He frowned at her, wondering why she had suddenly changed back into being a child. “No, Caidy. You are sixteen years old. It’s time for you to do things on your own. I can’t keep coddling you. Once I’m gone, you will inherit this feud. You will have to start dealing with it sooner or later. And the sooner the better. I’m not getting any younger.”

She frowned up at him, effectively pairing it with a glare in her eyes. Her father had never denied her anything before. Now he was just starting to sound mean.

“Caidy,” he said, more gently. “It’s late. Everything will be fine. You’ve had bad feelings before and things have turned out okay.”

Doubt flared in her eyes. “Can I at least stay in your bedchambers? To protect you and make sure you’re okay?”

He lifted an eyebrow.

“You did say you’re getting old,” she pointed out. “I want to be there just in case something bad happens to you in your sleep.”

He scratched his chin, deep in thought. “Huh. I guess I can’t really argue with your logic.”

“No, Papa,” she said, trying to hide a grin. She knew as well as he did that she had him there.

“All right, then, child. You can sleep on the sofa. Satisfied?”

She grinned now, her whole face lighting up. She felt as though she had won. “Yes, Papa. That’s much better.”

Shaking his head, he followed his daughter out of the music room, snuffing out the lights that lit up the room as he went. An hour later, they were both fast asleep and never even heard the cat burglars that had snuck into their manor.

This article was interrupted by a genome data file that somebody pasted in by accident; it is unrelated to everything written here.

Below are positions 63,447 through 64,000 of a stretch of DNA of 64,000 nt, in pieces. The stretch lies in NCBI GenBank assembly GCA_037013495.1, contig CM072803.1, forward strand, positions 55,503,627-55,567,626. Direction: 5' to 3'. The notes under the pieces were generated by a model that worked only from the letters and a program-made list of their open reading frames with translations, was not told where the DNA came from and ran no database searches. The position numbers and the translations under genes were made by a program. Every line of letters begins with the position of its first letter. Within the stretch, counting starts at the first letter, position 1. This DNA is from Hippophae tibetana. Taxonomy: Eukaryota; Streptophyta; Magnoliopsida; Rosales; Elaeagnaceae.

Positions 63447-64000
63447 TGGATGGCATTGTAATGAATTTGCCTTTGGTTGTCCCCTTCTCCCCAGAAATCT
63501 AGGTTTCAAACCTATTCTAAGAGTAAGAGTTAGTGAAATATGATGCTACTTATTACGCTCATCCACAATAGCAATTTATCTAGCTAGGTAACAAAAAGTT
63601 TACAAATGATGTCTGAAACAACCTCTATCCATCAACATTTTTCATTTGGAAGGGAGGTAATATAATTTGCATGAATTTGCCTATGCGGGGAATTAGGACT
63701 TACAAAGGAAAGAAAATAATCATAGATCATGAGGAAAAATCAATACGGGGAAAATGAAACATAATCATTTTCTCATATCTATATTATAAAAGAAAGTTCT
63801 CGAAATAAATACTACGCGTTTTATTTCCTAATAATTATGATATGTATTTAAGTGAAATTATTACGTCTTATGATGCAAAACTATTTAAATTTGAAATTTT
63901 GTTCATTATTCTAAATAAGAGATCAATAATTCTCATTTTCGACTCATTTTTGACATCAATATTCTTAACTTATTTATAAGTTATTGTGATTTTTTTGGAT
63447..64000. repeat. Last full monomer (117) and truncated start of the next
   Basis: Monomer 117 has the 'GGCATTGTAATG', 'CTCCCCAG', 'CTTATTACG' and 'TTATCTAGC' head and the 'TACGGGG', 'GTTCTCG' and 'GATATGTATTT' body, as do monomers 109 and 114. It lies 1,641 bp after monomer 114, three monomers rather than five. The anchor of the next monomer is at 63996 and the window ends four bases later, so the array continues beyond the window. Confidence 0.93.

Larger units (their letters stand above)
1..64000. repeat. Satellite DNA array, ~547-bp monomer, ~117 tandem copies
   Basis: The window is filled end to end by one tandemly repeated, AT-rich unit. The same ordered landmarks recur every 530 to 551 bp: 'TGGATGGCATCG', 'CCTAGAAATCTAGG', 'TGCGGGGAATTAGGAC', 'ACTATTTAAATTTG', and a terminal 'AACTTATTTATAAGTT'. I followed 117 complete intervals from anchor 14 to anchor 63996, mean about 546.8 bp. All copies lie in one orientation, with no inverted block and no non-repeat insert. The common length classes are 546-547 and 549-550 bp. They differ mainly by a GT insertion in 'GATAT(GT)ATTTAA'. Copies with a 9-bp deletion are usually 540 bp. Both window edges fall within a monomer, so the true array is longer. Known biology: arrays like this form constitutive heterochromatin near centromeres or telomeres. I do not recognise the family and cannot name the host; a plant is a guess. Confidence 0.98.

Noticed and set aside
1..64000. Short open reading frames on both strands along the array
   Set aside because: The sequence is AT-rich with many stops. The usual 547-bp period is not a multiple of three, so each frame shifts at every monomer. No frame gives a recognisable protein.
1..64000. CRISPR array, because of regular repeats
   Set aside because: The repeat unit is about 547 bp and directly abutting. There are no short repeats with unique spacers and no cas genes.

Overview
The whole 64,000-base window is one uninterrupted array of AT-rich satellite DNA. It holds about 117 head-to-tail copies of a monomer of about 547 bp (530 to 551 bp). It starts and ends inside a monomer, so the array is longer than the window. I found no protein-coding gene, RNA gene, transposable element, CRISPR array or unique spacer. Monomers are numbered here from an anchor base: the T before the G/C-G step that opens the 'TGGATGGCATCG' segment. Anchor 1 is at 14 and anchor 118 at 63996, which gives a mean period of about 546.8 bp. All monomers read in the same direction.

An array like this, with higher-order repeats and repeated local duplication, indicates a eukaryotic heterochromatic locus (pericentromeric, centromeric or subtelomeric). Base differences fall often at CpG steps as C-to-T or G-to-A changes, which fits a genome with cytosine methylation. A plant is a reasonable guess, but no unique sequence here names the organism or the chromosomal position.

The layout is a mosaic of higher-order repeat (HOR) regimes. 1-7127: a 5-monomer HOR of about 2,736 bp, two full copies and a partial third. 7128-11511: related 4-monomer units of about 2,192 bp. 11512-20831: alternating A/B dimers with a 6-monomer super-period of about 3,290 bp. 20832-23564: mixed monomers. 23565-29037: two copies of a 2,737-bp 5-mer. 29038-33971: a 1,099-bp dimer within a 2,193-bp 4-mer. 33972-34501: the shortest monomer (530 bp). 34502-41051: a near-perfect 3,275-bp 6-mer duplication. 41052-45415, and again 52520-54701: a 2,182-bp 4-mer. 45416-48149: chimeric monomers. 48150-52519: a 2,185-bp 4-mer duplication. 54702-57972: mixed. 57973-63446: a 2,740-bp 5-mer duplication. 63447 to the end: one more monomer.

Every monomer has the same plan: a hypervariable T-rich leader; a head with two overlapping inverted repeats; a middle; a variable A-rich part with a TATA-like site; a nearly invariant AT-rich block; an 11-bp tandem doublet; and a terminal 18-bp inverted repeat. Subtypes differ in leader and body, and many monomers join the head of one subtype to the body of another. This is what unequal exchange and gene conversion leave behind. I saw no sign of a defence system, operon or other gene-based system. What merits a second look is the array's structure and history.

Someone was tapping her head and it was starting to annoy her. It was an incessant tapping, a tapping that never changed in rhythm or strength. It was irritating how even the beat was. But it was effective if it was meant to wake her up.

Raven growled as she came awake, lifting her head from the maps that were spread out over her desk. She hadn’t meant to fall asleep, but she had been so tired.

Aven was perched on the edge of her desk beside her. He was the one who was tapping the top of her head. He raised an eyebrow as she came awake and reached out with her teeth to try to bite his finger. He was, however, faster than a sleepy Raven.

“What was all that tapping for?” she groused. “I was sleeping.”

“So you were,” he said evenly. “For a solid hour.”

“Well, you weren’t the one who was awake for two hours during the day. While I bathed, you slept. That’s not really fair.”

He shrugged. “You’re the one who decided to bathe during the morning when the other Thief Lords would be asleep.”

She muttered under her breath as she reorganized her maps and got a grip on her emotions. Taking a few deep breaths, she calmed herself down and settled her hands on top of her desk.